The team, led by Robert Califf, will create new standards for clinical trials.
FDA and Duke University Medical Center (Durham, NC) have begun a collaboration whose results could change how clinical trials for medical devices and drugs are conducted.
The collaboration will establish a public-private partnership with representatives from industry, academia, government, professional societies, and patient advocacy groups. This group will be charged with coming up with new standards for trials. It will also be asked to recommend methods and technologies that make trials safer, elicit better information from them, and produce a more efficient research process.
The collaboration is an outgrowth of FDA's Critical Path program, which seeks to make clinical research a less cumbersome process, so that medical devices and other regulated products can ultimately get to market more quickly. Robert Califf, MD, Duke's vice chancellor for clinical research, will chair the partnership. The cochair will be Rachel Behrman, MD, director of FDA's Office of Critical Path Programs.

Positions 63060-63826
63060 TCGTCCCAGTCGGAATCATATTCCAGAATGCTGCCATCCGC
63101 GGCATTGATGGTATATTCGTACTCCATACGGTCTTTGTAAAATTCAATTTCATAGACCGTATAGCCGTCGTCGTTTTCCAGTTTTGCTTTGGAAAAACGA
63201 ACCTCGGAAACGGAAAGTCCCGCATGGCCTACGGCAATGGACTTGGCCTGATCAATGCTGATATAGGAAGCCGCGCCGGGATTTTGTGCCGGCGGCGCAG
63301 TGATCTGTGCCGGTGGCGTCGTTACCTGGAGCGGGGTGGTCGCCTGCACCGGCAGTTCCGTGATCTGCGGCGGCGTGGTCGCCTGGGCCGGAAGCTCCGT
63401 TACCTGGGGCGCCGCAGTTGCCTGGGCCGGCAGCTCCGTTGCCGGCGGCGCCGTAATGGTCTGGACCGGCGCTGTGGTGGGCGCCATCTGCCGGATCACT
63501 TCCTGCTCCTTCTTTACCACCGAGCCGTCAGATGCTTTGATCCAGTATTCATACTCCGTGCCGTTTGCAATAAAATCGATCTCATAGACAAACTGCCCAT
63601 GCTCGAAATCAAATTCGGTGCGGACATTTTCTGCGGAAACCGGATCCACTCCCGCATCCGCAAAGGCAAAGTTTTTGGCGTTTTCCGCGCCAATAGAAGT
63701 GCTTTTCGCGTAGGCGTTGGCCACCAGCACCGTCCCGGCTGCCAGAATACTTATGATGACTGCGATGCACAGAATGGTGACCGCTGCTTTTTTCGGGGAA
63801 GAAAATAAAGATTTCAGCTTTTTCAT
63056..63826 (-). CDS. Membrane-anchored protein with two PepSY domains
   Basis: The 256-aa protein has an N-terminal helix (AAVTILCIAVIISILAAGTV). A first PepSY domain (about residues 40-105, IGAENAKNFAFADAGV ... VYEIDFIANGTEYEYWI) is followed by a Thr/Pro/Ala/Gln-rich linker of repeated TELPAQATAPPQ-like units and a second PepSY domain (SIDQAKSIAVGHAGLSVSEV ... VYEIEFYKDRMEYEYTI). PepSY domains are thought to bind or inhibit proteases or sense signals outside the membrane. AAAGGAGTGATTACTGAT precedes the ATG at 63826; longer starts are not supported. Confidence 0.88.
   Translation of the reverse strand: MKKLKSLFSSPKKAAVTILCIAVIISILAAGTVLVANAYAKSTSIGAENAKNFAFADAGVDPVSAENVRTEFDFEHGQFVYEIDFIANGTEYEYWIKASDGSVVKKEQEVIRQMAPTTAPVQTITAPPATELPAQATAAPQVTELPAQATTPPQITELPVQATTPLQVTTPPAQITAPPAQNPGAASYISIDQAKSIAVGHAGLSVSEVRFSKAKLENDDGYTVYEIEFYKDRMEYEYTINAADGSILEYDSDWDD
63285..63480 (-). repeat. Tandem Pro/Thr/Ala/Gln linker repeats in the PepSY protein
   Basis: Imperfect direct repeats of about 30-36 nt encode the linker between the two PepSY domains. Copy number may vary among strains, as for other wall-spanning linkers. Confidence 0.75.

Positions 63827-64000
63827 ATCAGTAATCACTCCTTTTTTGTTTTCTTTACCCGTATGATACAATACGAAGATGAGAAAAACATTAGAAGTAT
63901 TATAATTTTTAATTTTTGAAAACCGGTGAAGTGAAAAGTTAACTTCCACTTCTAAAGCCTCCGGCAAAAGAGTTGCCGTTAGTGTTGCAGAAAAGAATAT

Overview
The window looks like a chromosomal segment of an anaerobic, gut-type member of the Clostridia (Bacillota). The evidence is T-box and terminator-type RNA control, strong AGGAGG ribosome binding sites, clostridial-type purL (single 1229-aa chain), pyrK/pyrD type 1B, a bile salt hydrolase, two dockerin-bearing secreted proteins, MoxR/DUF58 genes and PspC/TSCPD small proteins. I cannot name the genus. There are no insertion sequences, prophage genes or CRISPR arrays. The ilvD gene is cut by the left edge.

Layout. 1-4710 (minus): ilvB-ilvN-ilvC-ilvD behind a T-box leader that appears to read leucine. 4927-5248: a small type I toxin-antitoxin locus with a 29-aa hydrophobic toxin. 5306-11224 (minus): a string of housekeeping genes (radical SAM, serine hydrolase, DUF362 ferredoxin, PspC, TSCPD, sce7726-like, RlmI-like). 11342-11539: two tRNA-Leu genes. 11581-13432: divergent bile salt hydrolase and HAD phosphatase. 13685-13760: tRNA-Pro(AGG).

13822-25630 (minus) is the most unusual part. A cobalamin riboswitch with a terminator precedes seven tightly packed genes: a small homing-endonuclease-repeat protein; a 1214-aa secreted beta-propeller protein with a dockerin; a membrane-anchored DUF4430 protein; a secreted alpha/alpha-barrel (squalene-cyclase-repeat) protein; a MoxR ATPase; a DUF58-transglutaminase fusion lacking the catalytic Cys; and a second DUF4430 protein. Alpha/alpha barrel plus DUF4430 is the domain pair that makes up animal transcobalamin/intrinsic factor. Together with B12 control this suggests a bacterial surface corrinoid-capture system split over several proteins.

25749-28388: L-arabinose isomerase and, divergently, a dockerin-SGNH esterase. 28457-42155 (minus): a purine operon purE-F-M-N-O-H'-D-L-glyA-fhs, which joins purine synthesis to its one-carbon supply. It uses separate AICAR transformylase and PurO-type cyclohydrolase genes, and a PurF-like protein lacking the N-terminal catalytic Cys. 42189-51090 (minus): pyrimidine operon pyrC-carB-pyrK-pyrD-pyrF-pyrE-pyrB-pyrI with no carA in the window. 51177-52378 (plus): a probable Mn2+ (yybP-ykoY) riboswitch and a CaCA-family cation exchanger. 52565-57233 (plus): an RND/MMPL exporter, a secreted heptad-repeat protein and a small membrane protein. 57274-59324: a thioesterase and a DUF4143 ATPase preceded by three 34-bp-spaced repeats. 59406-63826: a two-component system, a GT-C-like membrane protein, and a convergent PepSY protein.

The initiative will explore several ideas, including:
The initiative will start by trying to solve simple issues for which there is consensus, before moving on to tougher topics. It will take several years to complete.